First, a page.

NKU’s Veterans Resource Department already offers a large number of services to students who have served in the United States military, ranging from help with applications to Veterans’ Association certification.
Now, they are adding one more, particularly for those students who have been injured in the line of duty: reserved parking spaces.
In the near future, there will be three parking spots around campus reserved for Purple Heart recipients, both students and faculty. Special signs, which designate the spaces as reserved for “combat wounded”, are produced and dispensed for free to organizations that want to provide special parking to injured veterans.
According to Robin Estridge, a Veterans Certifying Official at NKU, the idea was sparked by student Jared Clifton. Clifton says he was inspired to inquire about the signs after seeing a facebook post about them, written by fellow Iraq veteran and friend Jeremy Evans.
“Jeremy makes the signs,” Clifton said. “So I thought, ‘What about trying to get them put up on campus?’”
The idea grew quickly, according to Estridge.
The signs were approved on July 29th, less than a day after their initial proposal.
“We went over to parking at twenty after four,” Estridge said. “Parking loved it, and by the next morning at 10:00 it was approved.”
For VA Work Study student David Wiener, the spots are a way of making student veteran’s lives easier.
“We have families, we have kids,” Wiener said. “And sometimes we can’t make it here really early in the morning to get a spot”.
The spaces also serve as a way to shorten the walk for veterans whose injuries might make it difficult for them to traverse large parking lots.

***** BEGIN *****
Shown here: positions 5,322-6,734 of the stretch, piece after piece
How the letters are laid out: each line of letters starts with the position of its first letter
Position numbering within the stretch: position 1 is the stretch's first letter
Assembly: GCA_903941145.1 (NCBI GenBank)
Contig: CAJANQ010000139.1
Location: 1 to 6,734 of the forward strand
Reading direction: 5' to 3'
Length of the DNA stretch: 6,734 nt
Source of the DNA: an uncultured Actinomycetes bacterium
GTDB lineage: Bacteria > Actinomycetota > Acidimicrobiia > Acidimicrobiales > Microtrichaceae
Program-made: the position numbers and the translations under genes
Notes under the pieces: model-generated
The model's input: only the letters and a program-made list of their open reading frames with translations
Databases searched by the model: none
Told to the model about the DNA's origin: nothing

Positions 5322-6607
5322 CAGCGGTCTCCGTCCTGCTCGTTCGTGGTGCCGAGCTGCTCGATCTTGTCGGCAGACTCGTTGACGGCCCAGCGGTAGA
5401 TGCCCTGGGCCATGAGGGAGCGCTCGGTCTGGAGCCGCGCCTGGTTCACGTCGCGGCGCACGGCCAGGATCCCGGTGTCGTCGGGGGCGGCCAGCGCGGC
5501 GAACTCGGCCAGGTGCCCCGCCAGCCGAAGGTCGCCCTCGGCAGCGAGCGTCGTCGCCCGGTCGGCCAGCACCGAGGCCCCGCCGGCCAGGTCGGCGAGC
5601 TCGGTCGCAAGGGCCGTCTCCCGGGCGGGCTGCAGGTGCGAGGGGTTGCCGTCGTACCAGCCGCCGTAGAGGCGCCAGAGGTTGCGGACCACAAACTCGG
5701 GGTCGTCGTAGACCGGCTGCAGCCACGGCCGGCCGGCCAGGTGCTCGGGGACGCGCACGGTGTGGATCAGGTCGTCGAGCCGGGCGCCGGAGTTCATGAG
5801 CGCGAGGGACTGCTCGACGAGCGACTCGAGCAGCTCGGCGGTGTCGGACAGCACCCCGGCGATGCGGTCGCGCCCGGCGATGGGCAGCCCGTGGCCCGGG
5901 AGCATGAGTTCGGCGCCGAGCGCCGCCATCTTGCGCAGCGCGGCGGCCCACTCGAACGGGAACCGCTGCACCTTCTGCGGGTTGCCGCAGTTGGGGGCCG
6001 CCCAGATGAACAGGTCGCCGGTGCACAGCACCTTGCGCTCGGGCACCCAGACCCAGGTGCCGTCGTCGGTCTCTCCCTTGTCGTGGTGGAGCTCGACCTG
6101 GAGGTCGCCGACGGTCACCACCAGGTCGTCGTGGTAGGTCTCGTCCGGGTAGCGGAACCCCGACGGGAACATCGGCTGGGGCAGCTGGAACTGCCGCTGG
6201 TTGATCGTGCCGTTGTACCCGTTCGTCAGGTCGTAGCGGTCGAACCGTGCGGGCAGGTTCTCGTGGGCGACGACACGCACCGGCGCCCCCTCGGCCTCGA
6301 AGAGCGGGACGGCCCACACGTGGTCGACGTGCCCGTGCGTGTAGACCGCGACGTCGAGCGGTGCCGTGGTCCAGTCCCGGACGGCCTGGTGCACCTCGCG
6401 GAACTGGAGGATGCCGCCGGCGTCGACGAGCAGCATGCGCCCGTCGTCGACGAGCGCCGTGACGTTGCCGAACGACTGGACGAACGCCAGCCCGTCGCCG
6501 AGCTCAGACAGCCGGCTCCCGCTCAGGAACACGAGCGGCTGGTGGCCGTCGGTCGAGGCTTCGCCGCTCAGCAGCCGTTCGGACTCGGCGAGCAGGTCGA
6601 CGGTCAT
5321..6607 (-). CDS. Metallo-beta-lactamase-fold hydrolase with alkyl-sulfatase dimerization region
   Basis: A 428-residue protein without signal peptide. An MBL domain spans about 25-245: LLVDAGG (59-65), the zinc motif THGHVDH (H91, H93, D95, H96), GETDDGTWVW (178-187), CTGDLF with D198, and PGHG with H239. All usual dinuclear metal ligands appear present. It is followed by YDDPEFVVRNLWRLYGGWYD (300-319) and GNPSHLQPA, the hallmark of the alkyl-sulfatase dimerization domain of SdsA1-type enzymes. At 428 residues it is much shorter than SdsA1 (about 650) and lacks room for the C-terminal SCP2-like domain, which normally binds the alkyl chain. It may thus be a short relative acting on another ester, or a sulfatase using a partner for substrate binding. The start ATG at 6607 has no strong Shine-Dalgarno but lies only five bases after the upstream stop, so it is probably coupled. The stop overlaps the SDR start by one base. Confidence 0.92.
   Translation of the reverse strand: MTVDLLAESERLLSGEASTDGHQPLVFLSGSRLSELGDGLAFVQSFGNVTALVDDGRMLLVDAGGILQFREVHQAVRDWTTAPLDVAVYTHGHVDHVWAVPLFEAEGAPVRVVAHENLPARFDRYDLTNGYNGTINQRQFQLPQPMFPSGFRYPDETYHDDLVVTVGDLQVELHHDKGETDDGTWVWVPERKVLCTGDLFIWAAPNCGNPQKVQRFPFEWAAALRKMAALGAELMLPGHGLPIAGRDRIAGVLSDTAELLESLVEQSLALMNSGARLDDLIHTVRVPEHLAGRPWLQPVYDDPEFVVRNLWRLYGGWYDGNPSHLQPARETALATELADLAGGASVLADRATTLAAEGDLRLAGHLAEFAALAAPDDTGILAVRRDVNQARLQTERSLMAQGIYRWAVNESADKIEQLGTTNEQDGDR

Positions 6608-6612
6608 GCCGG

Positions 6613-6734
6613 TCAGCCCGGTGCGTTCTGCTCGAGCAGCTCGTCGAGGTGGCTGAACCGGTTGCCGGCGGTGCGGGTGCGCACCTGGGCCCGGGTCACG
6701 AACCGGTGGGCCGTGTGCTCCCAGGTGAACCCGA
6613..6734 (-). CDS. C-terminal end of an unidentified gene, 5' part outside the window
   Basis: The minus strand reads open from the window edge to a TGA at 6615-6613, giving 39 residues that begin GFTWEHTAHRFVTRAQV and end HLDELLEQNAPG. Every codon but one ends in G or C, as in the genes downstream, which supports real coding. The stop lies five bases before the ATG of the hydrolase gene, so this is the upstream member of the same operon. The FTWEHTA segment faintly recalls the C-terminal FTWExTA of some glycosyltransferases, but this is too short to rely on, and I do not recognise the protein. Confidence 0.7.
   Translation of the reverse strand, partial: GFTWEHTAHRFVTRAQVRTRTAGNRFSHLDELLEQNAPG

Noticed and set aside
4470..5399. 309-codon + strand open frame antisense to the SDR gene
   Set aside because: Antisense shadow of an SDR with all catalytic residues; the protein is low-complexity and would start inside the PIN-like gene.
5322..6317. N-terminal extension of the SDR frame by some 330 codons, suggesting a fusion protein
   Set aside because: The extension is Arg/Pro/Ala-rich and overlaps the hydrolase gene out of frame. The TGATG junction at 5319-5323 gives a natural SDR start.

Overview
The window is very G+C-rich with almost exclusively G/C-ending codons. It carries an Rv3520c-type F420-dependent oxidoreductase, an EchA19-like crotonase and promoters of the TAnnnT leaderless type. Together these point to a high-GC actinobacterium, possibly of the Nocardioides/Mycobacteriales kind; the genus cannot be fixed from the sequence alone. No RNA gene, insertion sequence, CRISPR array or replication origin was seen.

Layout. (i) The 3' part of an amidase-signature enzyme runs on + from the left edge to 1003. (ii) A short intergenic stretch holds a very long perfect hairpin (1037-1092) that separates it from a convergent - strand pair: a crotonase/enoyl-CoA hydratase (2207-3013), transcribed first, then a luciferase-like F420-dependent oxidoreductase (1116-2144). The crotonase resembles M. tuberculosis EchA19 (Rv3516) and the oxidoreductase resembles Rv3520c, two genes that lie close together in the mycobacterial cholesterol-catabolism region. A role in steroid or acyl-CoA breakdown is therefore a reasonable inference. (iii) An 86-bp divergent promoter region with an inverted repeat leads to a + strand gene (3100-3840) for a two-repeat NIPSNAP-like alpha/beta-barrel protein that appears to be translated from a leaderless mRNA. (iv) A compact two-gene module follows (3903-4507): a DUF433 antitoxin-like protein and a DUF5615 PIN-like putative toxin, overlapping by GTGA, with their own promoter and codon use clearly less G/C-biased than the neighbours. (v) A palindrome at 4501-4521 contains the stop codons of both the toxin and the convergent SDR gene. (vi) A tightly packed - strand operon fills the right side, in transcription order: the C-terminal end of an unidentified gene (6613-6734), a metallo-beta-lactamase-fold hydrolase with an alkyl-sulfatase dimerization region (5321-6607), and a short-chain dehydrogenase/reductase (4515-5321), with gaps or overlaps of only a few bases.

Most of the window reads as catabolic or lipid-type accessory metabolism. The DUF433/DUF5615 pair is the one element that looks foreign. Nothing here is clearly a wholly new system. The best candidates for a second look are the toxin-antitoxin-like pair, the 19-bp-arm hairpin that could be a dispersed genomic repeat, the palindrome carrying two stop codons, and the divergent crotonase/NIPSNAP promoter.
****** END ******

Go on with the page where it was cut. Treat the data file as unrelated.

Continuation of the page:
The provision of special parking for veterans is a growing trend. According to Wiener, Home Depot locations in Cold Springs and Florence have both recently added the signs, and the signs’ supplier has also worked with other area stores including Walgreens and Walmart.
As a school with approximately 500 veteran students, the Veterans Resource program at NKU is expanding. While only a few students have reported their status as purple heart recipients, Estridge indicates that there could potentially be more.
“A lot of them don’t want to respond, they don’t want you to know,” Estridge said. “They don’t want to be recognized like that.”
Wiener hopes to see the program grow, and would like to see more and more veterans involved with veterans resources. They offer services as simple as an open office with a microwave or advice on the best places to study on campus
“It’s not just an office,” Wiener said.
If you are a veteran who is interested in learning more about Veterans Resources at NKU, information is available at http://veterans.nku.edu.